I recently downloaded a landscape design program to my computer. It does cost a one-time fee of around $40 US, or you can download a free trial for 15 days. It actually looks promising. It’s simply called Garden Planner. Check it out if this sounds interesting to you.

I also use PicMonkey (or Canva) to create garden diagrams. It’s a little bit more difficult to get your plan to scale in these programs, but they can give you an overall idea.

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Choosing Garden Beds – In-ground or Raised

I like to start by deciding the shape and size of the garden beds. For efficient use of space, raised beds are ideal because they can be filled with soil optimized for plant health. Here’s my go-to layout:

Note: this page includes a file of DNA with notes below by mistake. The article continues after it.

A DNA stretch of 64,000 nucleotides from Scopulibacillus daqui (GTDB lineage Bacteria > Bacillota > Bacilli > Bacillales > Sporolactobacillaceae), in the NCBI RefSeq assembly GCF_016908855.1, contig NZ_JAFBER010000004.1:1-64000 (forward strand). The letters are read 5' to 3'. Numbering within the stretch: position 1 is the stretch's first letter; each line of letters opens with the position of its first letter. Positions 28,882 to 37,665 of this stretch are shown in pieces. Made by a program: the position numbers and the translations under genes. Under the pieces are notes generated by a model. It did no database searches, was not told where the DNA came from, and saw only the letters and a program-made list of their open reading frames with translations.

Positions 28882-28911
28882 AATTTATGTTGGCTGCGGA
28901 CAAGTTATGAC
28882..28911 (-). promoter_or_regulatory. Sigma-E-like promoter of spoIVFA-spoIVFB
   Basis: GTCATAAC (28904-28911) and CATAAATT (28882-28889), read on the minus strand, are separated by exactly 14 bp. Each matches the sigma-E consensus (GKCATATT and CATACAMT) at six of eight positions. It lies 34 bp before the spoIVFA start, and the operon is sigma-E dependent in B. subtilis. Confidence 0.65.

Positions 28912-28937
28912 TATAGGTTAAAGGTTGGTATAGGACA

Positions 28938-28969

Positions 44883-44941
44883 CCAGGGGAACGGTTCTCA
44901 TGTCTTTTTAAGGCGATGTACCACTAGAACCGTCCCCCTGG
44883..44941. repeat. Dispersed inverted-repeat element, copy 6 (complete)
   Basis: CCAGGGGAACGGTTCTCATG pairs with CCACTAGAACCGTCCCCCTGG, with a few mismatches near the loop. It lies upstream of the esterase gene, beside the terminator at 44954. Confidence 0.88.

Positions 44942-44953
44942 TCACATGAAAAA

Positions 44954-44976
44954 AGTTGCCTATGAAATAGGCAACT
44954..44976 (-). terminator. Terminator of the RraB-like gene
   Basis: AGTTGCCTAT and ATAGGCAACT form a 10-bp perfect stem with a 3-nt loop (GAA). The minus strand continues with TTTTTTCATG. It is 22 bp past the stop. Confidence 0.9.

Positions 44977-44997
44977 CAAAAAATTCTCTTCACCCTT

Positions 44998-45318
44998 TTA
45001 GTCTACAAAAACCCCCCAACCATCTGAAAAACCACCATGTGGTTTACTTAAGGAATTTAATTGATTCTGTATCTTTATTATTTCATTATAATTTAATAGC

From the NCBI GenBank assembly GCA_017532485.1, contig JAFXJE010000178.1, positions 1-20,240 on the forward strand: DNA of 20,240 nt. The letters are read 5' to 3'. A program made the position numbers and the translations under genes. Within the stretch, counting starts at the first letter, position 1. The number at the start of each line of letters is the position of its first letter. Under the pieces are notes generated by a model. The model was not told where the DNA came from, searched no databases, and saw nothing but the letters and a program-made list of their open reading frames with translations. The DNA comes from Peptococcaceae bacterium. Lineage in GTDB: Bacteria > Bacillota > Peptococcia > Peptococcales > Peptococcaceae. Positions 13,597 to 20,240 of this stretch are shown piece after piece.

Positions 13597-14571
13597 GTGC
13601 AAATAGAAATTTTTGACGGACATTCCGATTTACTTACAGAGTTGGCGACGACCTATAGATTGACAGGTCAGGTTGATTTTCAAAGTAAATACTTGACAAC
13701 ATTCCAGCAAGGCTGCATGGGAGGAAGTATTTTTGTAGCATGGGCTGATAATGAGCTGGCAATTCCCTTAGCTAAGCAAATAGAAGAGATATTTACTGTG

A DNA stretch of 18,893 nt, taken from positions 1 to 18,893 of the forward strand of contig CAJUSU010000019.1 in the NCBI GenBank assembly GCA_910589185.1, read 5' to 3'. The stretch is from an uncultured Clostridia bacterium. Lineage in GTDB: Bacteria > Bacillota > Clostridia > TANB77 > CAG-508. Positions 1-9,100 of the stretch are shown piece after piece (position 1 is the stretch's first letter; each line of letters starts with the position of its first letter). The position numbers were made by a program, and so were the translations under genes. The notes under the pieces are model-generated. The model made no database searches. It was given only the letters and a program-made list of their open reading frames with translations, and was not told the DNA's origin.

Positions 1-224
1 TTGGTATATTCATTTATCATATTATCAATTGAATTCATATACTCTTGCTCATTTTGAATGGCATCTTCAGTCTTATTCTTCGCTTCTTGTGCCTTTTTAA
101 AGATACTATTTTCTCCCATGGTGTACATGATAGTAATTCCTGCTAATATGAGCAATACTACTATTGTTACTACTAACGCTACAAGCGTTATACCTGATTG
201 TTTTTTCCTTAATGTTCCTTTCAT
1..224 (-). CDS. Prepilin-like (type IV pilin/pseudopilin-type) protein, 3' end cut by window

• The straight lines of a rectangle or square bed work best for vegetable gardens or cut flower beds. They also work well for square foot gardening.

  • Gardens with angles and curves work best for flower gardens and landscape beds. 

When planning, spacing is crucial. I like to plan for enough room between beds for easy access for my wheelbarrow or garden cart. For plant spacing needs, refer to guidelines on seed packets and plant tags.

If you’re starting your new garden project as a new garden space, be sure to check out the best ways to turn lawn into garden in this post.

Planning Your Garden Project – Next Steps

Now that you have your plan in place you’re off to a great start on your next garden project! It’s time to dig in and plant the garden of your dreams. Realistically, it may not be the garden of your dreams especially if this is your first garden, but it will be a functional, beautiful garden because you took the time to plan.

I shared many of the wonderful resources we have here on Gingham Gardens throughout this guide. Take some time to scroll back through and read some of those resources. 

Are you planning your next garden project? Tell us about it in the comments section below. We’d love to hear about it.

Happy Gardening,